We're eight days away from the start of the World Juniors tournament. Teams are skating together, and we're starting to get a better idea of what rosters will look like.
Here's a few notes on the upcoming tourney.
Actual Reporting First off, Josh Kummins has been doing an excellent job covering Team USA's practices. If you haven't read them,, here's his update from Tuesday, and his update from Wednesday.
The US team will play a big exhibition game against Boston University on Friday night, which will help them make their final roster decisions. We'll have coverage from that game.
Same ol' same ol' The big theme of Mark Osiecki's media session from Wednesday was talking about chemistry. Some of it is that he has to answer the questions he's asked. Some of it is that is just the generic type of coachspeak he has to say in that type of situation. Still, every time I hear 'chemistry,' I can't help but hear "Thanks for wasting your time flying out again, Tony DeAngelo". Maybe I'm reading too much into that. We'll see how it plays out.
Next on the list of cliches was the classic cliches was the one about being tough to play against. You know who is really tough to play against? Someone that you're afraid to play your third defensive pairing against because you think the puck might end up in your net.
Blue Line The US is desperately hoping to get Steve Santini back from wrist surgery in time for the tournament as he figures to be one of their key defensemen. Meanwhile, Canada has already sent home Chris Bigras, a returning player, and a 2nd round NHL Draft pick scoring a point-per-game in the OHL this year. That's not a pretty comparison for the United States.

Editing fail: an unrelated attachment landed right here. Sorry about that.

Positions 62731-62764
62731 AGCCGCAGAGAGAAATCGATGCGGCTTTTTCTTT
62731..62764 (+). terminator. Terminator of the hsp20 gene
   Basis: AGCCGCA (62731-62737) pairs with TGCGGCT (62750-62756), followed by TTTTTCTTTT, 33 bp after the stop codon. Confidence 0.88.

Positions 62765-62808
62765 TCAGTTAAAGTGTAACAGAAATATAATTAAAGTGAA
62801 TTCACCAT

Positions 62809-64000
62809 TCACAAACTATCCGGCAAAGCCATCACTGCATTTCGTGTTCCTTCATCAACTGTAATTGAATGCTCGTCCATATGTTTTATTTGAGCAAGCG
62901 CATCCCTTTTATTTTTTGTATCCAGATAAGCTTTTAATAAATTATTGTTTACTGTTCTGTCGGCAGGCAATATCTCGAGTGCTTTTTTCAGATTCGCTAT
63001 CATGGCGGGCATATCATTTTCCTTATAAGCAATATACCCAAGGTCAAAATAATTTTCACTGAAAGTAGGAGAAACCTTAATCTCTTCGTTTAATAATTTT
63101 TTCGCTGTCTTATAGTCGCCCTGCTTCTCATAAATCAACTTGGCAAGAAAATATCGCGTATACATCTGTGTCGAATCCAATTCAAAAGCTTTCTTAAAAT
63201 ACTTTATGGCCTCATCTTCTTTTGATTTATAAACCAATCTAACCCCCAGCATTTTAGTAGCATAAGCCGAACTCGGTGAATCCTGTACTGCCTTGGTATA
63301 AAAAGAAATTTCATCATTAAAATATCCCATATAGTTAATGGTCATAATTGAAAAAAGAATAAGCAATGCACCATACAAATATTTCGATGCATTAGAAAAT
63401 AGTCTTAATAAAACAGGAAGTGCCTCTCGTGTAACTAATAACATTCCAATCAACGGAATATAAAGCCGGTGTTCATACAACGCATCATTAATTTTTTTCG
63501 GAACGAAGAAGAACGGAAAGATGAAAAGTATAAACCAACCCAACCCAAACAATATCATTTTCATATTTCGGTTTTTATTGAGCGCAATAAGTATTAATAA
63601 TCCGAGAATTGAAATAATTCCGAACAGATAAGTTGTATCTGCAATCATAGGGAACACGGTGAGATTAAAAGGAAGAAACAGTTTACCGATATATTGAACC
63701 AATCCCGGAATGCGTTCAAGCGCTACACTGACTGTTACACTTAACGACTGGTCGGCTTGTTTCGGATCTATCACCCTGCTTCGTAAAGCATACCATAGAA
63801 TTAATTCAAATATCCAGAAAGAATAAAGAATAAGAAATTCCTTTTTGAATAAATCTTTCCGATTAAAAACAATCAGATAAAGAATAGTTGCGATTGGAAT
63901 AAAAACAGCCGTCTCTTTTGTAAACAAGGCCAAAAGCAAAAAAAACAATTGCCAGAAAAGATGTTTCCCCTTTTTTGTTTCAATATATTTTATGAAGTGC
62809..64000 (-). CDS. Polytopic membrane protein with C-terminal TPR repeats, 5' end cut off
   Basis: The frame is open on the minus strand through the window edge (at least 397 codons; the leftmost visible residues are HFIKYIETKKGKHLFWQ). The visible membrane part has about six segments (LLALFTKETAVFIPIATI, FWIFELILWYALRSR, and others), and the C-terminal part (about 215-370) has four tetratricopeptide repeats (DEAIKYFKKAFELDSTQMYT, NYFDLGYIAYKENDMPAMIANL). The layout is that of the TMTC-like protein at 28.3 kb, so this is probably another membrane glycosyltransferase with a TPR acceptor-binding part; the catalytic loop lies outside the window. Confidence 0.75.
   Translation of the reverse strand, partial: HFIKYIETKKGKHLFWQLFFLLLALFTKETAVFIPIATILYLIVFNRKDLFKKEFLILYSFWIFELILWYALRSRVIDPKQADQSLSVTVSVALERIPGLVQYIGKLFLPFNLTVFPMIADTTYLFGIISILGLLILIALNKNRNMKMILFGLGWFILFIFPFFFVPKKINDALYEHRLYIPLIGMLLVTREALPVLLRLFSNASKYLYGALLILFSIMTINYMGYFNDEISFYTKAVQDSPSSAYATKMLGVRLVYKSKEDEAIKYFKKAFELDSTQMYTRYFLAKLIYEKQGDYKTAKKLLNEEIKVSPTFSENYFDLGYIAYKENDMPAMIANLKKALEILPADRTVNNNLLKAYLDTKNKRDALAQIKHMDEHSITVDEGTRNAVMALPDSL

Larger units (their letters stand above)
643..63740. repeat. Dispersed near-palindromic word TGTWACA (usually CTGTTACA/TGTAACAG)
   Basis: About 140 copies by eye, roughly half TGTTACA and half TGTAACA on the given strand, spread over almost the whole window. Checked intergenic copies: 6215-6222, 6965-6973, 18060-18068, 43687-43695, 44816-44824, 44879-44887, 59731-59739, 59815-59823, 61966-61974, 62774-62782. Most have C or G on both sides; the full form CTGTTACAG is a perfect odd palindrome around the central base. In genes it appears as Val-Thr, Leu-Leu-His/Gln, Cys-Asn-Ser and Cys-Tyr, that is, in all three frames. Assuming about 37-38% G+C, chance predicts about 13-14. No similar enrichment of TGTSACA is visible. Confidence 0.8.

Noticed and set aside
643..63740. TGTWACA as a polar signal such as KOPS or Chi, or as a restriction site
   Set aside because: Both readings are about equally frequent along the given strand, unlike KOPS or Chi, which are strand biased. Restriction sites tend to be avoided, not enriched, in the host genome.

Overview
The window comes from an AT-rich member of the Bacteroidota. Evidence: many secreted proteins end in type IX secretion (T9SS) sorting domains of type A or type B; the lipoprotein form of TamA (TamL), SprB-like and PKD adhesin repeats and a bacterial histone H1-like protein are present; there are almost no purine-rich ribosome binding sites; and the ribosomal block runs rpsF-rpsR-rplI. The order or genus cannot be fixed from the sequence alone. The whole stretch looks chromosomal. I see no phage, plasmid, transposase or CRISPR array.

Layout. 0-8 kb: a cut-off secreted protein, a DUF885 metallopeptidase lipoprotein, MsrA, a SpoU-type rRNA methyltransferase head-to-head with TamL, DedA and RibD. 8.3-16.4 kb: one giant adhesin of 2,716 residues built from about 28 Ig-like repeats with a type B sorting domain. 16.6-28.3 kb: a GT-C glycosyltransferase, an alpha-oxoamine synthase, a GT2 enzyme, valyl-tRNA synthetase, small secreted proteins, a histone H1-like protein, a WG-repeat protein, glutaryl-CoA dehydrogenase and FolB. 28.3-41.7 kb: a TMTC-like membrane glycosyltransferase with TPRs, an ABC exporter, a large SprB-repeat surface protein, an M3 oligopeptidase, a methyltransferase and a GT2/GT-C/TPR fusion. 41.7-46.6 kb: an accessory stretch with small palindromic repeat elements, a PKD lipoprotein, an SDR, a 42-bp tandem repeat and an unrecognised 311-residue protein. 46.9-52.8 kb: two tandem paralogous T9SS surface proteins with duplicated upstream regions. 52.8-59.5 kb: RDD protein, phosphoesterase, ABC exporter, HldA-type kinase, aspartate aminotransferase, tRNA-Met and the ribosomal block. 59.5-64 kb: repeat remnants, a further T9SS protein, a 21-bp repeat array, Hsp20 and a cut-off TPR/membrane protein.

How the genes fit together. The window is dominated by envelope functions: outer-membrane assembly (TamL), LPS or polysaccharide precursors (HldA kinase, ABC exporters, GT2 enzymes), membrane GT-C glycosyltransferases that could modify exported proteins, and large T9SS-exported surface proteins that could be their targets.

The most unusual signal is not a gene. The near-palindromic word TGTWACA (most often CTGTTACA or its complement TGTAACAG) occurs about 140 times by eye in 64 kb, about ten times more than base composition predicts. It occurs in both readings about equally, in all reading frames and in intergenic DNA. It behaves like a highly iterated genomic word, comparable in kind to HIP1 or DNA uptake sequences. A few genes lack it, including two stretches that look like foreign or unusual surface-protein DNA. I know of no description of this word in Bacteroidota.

The good news is that the U20 age group is one of the rare hockey levels where skaters are more advanced developmentally and you can really score yourself out of trouble. And it seems like the US might need to score a lot in this tournament.
NHL Decisions We're getting close enough to the tournament that NHL teams are having to make decisions on which players they'll release to the tournament and which players they want to keep. For Canada, Anthony Duclair and Curtis Lazar have been made available. Players that won't be made available include: Nathan MacKinnon(duh), Aaron Ekblad, Jonathan Drouin, and Bo Horvat. Overall, not terrible for the US. I'd rather see whoever the last player cut is rather than Lazar on the roster, but I still think the US matches up well at forward.
Meanwhile, the Washington Capitals won't be sending forward Andre Burakovsky to play for the Swedish team. That's good news for Minnesota forward Leon Bristedt, since Burakovsky is a somewhat similar player. Bad news for Sweden though. Scoring could be a concern for this team, and losing a top-level forward can't help.
Also, the Edmonton Oilers won't be releasing Leon Draisaitl to go lose a bunch of games for Germany. He gets enough of that in Edmonton.